835.24/672

Memorandum by Mr. Harold W. Moseley, American Hemisphere Exports Office88

Present Export Control Procedure Which Has Been Established To Meet The Objections of the Embassy in Buenos Aires That Present Controls Are Unsatisfactory

Reference is made to Mr. Meltzer’s letter of April 3 to Mr. Acheson and Mr. Armour’s letter to Mr. Welles of April 16 regarding what appears to be an unsatisfactory control procedure on the part of the export control authorities in that imported commodities are still reaching undesirable firms. Several suggestions are made whereby this situation can be met. In this connection I should like to set forth the steps that have been taken to remedy the situation, and to give my views on the matter.

The following are the forms of control procedure which were placed in effect in March and April and which, it is believed, will in part meet the situation:

1. A list of all applications approved and rejected by the Reviews-Appeals Committee giving full information as to the material involved, consignee, and purchaser, and action taken on the particular applications is daily airmailed to the Embassy. The Embassy has been advised to notify the Department immediately if it disapproves the granting of any of the licenses. When the Department receives word to this effect from the Embassy it informs the BEW, which has agreed to revoke the licenses.

The Reviews–Appeals Committee considers all Argentine applications with a value of $500 or over and all applications to export chemical products with a value of $100. I am advised that this amounts to about eighty per cent of all applications received. Although this only gives the Embassy a check after the licenses have been issued, the shipment can be prevented by the ready revocation of the license. (This procedure was worked out as a compromise after the BEW refused to hold all applications pending clearance with the Embassy).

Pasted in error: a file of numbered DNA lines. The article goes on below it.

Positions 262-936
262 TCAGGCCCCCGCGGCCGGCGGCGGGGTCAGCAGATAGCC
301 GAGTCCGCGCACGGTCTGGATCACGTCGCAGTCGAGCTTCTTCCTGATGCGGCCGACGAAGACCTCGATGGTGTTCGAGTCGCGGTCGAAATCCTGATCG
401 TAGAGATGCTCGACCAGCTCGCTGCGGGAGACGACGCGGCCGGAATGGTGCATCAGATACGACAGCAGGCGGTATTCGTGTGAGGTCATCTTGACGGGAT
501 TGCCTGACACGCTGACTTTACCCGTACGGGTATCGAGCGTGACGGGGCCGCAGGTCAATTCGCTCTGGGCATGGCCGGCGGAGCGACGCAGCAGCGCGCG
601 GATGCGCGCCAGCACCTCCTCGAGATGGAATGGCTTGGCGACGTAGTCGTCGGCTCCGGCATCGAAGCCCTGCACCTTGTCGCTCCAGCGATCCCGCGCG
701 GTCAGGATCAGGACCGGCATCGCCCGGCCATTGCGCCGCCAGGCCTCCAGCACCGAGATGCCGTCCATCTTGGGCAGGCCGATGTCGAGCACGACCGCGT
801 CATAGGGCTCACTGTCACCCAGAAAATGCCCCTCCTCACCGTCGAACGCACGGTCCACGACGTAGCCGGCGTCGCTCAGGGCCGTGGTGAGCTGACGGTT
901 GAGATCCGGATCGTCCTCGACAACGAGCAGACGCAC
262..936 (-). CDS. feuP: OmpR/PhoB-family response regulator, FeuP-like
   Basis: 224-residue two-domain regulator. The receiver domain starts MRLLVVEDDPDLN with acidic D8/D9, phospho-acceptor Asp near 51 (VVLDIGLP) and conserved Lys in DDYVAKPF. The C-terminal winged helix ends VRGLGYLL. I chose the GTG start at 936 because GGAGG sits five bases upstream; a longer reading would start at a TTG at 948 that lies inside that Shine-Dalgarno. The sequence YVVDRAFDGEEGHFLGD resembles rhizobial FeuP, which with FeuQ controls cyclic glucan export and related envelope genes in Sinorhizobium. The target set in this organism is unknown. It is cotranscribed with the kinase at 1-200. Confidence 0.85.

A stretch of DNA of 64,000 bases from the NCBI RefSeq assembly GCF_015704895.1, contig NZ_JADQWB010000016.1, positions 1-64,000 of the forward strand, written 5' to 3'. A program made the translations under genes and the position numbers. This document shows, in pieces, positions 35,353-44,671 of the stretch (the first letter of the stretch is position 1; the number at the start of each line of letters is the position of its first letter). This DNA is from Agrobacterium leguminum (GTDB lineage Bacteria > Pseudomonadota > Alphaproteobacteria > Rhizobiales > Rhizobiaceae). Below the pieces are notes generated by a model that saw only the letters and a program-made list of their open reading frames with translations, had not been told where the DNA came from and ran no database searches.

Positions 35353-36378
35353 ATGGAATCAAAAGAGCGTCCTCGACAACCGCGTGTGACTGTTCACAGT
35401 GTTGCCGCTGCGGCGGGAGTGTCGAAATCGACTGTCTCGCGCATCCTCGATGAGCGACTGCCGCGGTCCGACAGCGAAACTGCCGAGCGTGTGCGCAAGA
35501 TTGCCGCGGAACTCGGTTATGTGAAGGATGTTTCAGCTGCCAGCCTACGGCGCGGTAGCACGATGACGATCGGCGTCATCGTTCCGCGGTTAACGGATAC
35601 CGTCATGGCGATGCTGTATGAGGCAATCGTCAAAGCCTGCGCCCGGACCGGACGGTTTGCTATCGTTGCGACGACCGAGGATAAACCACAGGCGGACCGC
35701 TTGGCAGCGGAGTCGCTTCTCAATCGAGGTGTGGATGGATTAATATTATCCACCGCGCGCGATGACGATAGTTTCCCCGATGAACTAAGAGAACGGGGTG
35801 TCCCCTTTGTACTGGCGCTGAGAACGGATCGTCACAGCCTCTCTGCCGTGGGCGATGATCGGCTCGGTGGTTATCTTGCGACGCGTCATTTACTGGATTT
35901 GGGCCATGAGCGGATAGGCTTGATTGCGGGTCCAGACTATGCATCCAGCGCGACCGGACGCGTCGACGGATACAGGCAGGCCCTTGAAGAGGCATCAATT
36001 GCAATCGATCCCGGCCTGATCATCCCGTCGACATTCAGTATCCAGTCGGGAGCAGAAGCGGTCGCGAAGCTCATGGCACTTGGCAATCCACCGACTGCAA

2. In order to check cloaking operations on shipments to Argentina, the World Trade Intelligence Division, in cooperation with the BEW, has arranged to regularly telegraph to the Embassy lists of export license applications on which action has been suspended by the BEW because the consignee is unknown here or the transaction appears questionable.

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This form of control should in a large part affect cloaking operations which exist as the result of new firms being established in Argentina. In this way, the Embassy is given an opportunity to check on all cases in which the name of the consignee is unknown to the BEW or WT.

3. Embassy review of Certificates of Necessity in effect provides control by the mission of the issuance of licenses for the export of allocated materials.

A copy of all Certificates of Necessity issued by the Central Bank are sent to the Embassy. If the Embassy disapproves an order, it can either get the Bank to revoke it or notify the Department that the license should not be issued.